Here I’m going
Walkin’ with my baby in my arms
‘Cuz I am in the wrong end of the eight ball black
And the devil, see, he’s right behind us
And this worker said she’s gonna take my little baby
My little angel back
But they won’t getcha,
‘Cuz I’m right here witcha
On the Night Train
Swing low, Saint Cadillac
Tearin’ down the alley
And I’m reachin’ so high for ya
Don’t let ‘em take me back
Broken like valiums and chumps in the rain
That cry and quiver
When a blue horizon is sleeping in the station
With a ticket for a train
Surely mine will deliver me there
Here she comes …
I’m safe here with you
On the Night Train
Oh mamma, mamma,
Concrete is wheeling by
Down at the end of a lullaby
On the Night Train.
—Rickie Lee Jones. From the eponymous 1979 album. The song is “Night Train.” It is beautiful and haunting.
I first heard it when I was probably 16, maybe four years after the album was released. Even then it spoke to me. A desperate woman. A helpless baby she’s responsible for, completely now that ‘dad’ is long gone, assuming he was ever there for anything but the requisite chemical reaction in the first place. And if he stuck around for a while, it was probably just to do more damage.
“And this worker says she’s gonna take my baby, my angel.”
In many years of this work, I’ve yet to meet the mother or the child who welcomed the intervention of Child Protective Services (or ACS, Administration for Children’s Services, as we called it in NYC). Few jobs are more difficult than that of a CPS worker, pulling a screaming and terrified child from her mother, sometimes in the middle of the night, for reasons the child can’t possibly fathom. Anyone who believes that a hungry, dirty, abused or neglected kid will welcome the strangers who arrive to remove her from the only reality she’s ever known is sorely misled. It really doesn’t matter what the child is dealing with, and how miserable and inappropriate it seems to the well-intentioned interlopers. To the child, the barren cabinets, the rotten smell in the fridge, the rodent droppings and the paint chips in the hallway are just what she knows. And it’s all she’s ever known. Given a choice between what’s awful and what’s unknown, most adults- let alone children- will grasp the former.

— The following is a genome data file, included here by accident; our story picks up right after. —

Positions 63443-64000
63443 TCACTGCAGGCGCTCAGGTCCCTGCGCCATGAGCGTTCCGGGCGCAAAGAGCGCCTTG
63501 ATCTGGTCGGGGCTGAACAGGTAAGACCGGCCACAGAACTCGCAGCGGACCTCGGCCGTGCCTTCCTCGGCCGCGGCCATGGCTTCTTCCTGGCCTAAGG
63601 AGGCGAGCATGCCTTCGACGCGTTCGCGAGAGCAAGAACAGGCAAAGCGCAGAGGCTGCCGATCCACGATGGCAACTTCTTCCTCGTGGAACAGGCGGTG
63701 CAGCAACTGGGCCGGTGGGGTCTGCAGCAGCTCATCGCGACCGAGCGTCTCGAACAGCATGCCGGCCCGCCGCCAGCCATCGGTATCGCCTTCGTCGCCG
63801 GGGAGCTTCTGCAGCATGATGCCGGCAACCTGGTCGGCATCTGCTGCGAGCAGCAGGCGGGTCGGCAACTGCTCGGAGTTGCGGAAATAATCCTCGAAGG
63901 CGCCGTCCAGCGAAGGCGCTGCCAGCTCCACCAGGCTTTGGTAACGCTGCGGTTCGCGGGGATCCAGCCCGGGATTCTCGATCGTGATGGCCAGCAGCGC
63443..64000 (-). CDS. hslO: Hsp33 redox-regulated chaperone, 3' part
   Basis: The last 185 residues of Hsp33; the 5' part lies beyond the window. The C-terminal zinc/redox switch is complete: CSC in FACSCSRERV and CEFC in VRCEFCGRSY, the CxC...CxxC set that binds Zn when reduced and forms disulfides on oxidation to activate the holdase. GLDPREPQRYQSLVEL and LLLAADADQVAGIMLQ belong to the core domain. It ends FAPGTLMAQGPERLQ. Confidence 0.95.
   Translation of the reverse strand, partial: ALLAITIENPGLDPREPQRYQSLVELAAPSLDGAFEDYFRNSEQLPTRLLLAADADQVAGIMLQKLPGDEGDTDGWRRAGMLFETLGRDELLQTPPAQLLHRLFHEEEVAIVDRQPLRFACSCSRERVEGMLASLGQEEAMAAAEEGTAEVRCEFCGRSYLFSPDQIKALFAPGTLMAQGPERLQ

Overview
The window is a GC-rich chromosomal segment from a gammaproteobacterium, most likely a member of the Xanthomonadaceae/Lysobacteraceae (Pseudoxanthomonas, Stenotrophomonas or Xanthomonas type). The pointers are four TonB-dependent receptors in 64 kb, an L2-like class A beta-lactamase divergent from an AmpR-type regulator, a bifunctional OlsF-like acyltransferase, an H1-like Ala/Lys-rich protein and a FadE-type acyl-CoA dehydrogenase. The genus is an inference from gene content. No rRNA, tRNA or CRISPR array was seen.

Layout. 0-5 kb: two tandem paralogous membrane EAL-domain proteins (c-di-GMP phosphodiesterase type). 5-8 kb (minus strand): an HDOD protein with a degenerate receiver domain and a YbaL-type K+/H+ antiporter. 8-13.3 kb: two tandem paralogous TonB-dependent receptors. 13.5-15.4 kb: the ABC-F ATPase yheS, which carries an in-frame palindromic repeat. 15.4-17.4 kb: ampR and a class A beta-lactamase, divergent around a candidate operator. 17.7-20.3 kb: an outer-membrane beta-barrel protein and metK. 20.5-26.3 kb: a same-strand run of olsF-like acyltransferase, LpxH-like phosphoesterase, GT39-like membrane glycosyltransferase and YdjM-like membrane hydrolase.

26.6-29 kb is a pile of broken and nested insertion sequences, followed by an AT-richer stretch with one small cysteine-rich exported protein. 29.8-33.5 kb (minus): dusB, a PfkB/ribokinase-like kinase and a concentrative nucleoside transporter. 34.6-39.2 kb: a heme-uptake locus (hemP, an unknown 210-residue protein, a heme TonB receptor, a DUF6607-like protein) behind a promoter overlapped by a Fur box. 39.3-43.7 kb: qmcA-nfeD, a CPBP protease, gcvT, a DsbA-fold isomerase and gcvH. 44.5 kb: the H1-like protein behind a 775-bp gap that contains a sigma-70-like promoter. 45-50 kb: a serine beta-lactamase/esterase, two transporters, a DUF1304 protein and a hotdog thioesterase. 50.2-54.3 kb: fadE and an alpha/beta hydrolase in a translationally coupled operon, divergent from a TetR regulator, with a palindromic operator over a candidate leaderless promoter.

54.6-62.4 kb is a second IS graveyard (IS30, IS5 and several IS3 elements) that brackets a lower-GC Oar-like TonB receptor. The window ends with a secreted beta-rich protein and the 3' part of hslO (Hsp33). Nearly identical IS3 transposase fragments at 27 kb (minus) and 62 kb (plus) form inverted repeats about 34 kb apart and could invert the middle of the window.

So word gets around, and sometimes, the mothers run. They do whatever they can to stay a step ahead of those who purport to know better, whether it’s the right thing to do or not. Running is open-ended, like an impulsive visit to a casino. It’s a one-way ticket to something better, maybe. Or maybe not. In any event, it’s an uncertain path. On that path, they trust no one. And frankly, I don’t blame them.
“But they won’t getcha, ‘Cuz I’m right here witcha. On the Night Train.”
I’ve worked with women who had been victimized by life- and every male in it- up until the thing that put them on the other side of my desk. Sometimes it was the biological father of the child in a sex case; a lot of people are surprised at how often biological fathers sexually abuse their own children. Sometimes it was a boyfriend, or a second husband, or whomever else looked at the time like something stable and basically good. Until, of course, that illusion disintegrated in a principal’s office, or a hospital, or a police station. Until it fell through like wet paper with the details of what he’d done to her daughter or son behind her back. While she was at work. While she was with friends. While she was out clubbing, or at a 12 step meeting, or wherever else the daily routine took her. The details ring in her ears while she clutches her purse and fights back tears. And wonders what the hell she’ll do now.
So the gears of the system turn, and eventually she arrives in my office.
At that point it’s crucial to remember, if I’m going to be effective in any way, shape or form, that to her I’m simply the next man in the line. I’m further trouble, just not the kind that will leave a bruise. The tie I wear glows as malevolently as a nightstick. The desk I sit behind is the perfect barrier between everything that I am and everything that I’m entitled to, and everything that she is, and will never have. It’s that simple.
And so I come out from behind the desk, and sometimes I lose the tie. Sometimes it works. Sometimes it doesn’t.
“When a blue horizon is sleeping in the station, with a ticket for a train, surely mine will deliver me there. Here she comes. I’m safe here with you. On the Night Train.”
The train image might be a little antiquated. The urge to run isn’t.
“Concrete is wheeling by. Down at the end of a lullaby.”
The end of a lullaby. That’s where I work, which is say, live. I’ve never wanted to be anywhere else.